A Structuralist Theory of Logic
Professor Koslow advances a new account of the basic concepts of logic. A central feature of the theory is that it does not require the elements of logic to be based on a formal language. Rather, it uses a general notion of implication as a way of organizing the formal results of various systems of logic in a simple, but insightful way. The study has four parts. In the first two parts the various sources of the general concept of an implication structure and its forms are illustrated and explained. Part 3 defines the various logical operations and systematically explores their properties. A generalized account of extensionality and dual implication is given, and the extensionality of each of the operators, as well as the relation of negation and its dual are given substantial treatment because of the novel results they yield. Part 4 considers modal operators and studies their interaction with logical operators. By obtaining the usual results without the usual assumptions this new approach allows one to give a very simple account of modal logic minus the excess baggage of possible world semantics.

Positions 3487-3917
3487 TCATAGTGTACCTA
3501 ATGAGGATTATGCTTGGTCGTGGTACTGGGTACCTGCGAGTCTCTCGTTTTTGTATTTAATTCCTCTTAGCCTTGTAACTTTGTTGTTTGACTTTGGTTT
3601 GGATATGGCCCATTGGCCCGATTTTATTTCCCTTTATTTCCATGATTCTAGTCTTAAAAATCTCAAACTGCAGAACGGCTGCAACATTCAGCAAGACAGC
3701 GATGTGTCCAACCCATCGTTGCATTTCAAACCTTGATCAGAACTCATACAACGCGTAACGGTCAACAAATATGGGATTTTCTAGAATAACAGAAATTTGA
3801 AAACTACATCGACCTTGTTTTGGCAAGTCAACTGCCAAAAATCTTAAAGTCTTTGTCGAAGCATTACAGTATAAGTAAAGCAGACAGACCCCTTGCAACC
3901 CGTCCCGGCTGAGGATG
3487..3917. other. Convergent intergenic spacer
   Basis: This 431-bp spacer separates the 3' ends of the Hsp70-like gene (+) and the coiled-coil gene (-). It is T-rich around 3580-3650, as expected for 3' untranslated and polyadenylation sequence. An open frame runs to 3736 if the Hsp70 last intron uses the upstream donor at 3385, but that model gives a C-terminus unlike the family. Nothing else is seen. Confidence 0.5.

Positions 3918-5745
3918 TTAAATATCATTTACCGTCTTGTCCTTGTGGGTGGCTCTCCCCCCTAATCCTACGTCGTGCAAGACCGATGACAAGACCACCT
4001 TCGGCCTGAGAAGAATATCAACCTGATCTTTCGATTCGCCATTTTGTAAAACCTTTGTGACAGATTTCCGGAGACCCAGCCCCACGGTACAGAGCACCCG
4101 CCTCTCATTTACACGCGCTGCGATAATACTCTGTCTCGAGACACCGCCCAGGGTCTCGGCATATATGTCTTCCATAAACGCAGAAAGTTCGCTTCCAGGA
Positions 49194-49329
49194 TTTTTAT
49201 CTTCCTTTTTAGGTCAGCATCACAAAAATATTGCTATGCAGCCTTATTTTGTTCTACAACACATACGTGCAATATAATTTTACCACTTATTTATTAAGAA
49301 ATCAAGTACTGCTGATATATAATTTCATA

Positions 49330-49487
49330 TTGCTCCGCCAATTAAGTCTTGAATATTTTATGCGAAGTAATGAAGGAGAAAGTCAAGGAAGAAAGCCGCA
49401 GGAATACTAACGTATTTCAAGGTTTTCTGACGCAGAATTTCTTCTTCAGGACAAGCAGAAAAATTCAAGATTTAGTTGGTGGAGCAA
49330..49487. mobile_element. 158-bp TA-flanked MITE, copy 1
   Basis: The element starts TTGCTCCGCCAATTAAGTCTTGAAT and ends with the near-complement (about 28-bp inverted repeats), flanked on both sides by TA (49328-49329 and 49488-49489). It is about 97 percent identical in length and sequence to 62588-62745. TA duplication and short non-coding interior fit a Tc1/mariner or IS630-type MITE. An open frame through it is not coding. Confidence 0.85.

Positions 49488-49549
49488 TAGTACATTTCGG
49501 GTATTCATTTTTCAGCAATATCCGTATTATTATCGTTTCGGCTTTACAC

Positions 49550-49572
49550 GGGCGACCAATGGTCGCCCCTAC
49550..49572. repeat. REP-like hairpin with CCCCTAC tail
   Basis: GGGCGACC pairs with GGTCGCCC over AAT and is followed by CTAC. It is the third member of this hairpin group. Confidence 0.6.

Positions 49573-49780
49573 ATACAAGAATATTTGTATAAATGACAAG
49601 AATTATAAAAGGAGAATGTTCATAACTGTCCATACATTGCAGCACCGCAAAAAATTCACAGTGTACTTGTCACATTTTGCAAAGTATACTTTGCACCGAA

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A V B accessibility relation antecedent assigns Barcan formula Belnap binary relation bisection implication characterization classical implication structure Cn(X component conjunction operator Consequently conservative extension converse deﬁned Deﬁnition direct answer disjunction operator elements equivalent example Exercise exist existential quantiﬁers extended implication structure extensional with respect fails ﬁnite ﬁrst condition ﬁrst-order ﬁxed follows formula function G-L modal Gentzen holds hypothetical operator implication relation incomplete with respect interrogatives intuitionistic K4 modal logical operators mapping modal character modal operator modal systems modal with respect modus ponens necessitation modal negation is classical negation operator NN(A nonclassical structures nonextensional notion preceding theorem predicate Proof reﬂexive relativized respect to negation result rules of inference satisﬁes satisfy the ﬁrst second condition sentences sentential calculus sequence strong bisection strongly closed subset Suppose syntactic Tarski Tarskian theories thesis topological spaces truth operator truth values universal quantiﬁer weakest member